HEap and stack, I'm confused

This is a discussion on HEap and stack, I'm confused within the A Brief History of Cprogramming.com forums, part of the Community Boards category; I am reading this book and I am having a hard time understading the difference between the heap and the ...

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    Ethernal Noob
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    Question HEap and stack, I'm confused

    I am reading this book and I am having a hard time understading the difference between the heap and the stack. I see some of the examples say returnign on the heap or the stack and I don't really have an idea what it means. Can someone clarify this for me.

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    Truth is a malleable commodity - Dick Cheney

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    Code Monkey Davros's Avatar
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    Some wordy definitions below. Essentially, far as C++ goes, if something is on the stack, it is freed automatically. To put things on the heap, you need to call new and ensure you delete them.

    i.e.

    string s;

    is on the stack, while

    string* s = new string();

    is on the heap.



    HEAP
    1. <programming> An area of memory used for {dynamic memory allocation} where blocks of memory are allocated and freed in an arbitrary order and the pattern of allocation and size of blocks is not known until {run time}. Typically, a program has one heap which it may use for several different purposes.

    Heap is required by languages in which functions can return arbitrary data structures or functions with {free variables} (see {closure}). In {C} functions {malloc} and {free} provide access to the heap.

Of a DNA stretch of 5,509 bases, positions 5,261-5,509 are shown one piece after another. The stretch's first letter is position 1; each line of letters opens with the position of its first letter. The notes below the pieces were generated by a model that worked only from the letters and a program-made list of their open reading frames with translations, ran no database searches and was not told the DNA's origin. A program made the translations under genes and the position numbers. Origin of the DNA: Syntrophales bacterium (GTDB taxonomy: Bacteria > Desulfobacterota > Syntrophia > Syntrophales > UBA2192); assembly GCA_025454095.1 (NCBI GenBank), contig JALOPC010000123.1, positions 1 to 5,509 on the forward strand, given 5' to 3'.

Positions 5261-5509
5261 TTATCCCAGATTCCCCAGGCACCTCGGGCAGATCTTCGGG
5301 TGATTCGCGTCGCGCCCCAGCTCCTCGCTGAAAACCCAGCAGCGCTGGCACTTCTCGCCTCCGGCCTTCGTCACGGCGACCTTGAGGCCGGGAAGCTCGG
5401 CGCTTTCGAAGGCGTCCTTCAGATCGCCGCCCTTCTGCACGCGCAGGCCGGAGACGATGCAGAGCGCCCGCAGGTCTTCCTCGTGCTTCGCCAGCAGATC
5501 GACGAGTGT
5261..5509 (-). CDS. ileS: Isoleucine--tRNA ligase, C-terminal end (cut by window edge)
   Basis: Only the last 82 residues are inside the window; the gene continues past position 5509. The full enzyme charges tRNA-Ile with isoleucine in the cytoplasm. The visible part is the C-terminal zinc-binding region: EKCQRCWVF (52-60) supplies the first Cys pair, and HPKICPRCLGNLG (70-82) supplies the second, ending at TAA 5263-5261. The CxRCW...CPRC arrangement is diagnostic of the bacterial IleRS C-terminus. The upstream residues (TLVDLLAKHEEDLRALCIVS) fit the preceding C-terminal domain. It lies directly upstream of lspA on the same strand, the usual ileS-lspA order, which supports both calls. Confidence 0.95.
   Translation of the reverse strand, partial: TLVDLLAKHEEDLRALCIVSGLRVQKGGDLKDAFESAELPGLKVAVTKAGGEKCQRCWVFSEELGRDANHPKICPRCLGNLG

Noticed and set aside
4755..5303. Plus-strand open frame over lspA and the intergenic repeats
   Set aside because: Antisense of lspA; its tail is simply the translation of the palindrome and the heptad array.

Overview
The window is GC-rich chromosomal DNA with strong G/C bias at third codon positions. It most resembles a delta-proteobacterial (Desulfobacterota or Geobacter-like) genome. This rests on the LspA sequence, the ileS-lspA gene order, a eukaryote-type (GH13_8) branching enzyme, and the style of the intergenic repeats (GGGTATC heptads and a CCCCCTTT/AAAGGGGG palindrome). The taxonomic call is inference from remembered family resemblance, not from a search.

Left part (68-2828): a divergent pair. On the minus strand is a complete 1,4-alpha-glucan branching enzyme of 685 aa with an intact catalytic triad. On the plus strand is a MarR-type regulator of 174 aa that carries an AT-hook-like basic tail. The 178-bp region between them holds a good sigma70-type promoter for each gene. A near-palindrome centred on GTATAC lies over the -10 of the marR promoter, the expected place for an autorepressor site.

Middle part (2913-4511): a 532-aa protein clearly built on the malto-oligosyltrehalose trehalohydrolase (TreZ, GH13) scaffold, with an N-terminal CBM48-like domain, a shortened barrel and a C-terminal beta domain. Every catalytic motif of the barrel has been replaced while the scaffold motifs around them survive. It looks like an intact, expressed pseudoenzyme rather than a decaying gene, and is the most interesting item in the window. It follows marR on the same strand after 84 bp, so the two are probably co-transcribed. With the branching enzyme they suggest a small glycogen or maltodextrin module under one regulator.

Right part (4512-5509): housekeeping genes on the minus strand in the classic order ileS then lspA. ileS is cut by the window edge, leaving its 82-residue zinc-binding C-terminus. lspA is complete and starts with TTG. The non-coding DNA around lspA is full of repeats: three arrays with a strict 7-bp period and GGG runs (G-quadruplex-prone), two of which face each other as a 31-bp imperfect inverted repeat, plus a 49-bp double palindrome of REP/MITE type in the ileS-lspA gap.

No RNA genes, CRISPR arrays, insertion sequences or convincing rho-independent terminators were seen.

Contrast {stack}. See also {dangling pointer}.


    STACK
    <programming> (See below for synonyms) A data structure for storing items which are to be accessed in last-in first-out order.

    The operations on a stack are to create a new stack, to "push" a new item onto the top of a stack and to "pop" the top item off. Error conditions are raised by attempts to pop an empty stack or to push an item onto a stack which has no room for further items (because of its implementation).

    Most processors include support for stacks in their {instruction set architecture}s. Perhaps the most common use of stacks is to store subroutine arguments and return addresses. This is usually supported at the {machine code} level either directly by "jump to subroutine" and "return from subroutine" instructions or by {auto-increment} and auto-decrement {addressing mode}s, or both. These allow a contiguous area of memory to be set aside for use as a stack and use either a special-purpose {register} or a general purpose register, chosen by the user, as a {stack pointer}.

    The use of a stack allows subroutines to be {recursive} since each call can have its own calling context, represented by a stack frame or {activation record}. There are many other uses. The programming language {Forth} uses a data stack in place of variables when possible.

    Although a stack may be considered an {object} by users, implementations of the object and its access details differ. For example, a stack may be either ascending (top of stack is at highest address) or descending. It may also be "full" (the stack pointer points at the top of stack) or "empty" (the stack pointer points just past the top of stack, where the next element would be pushed). The full/empty terminology is used in the {Acorn Risc Machine} and possibly elsewhere.

    In a list-based or {functional language}, a stack might be implemented as a {linked list} where a new stack is an empty list, push adds a new element to the head of the list and pop splits the list into its head (the popped element) and tail (the stack in its modified form).

    At {MIT}, {pdl} used to be a more common synonym for stack, and this may still be true. {Knuth} ("The Art of Computer Programming", second edition, vol. 1, p. 236) says:

    Many people who realised the importance of stacks and queues independently have given other names to these structures: stacks have been called push-down lists, reversion storages, cellars, dumps, nesting stores, piles, last-in first-out ("LIFO") lists, and even yo-yo lists!

    [{Jargon File}]

    (1995-04-10)

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    Ethernal Noob
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    crap I forgot I was on the general board when I was posting it till I was in class, thankx for the help.

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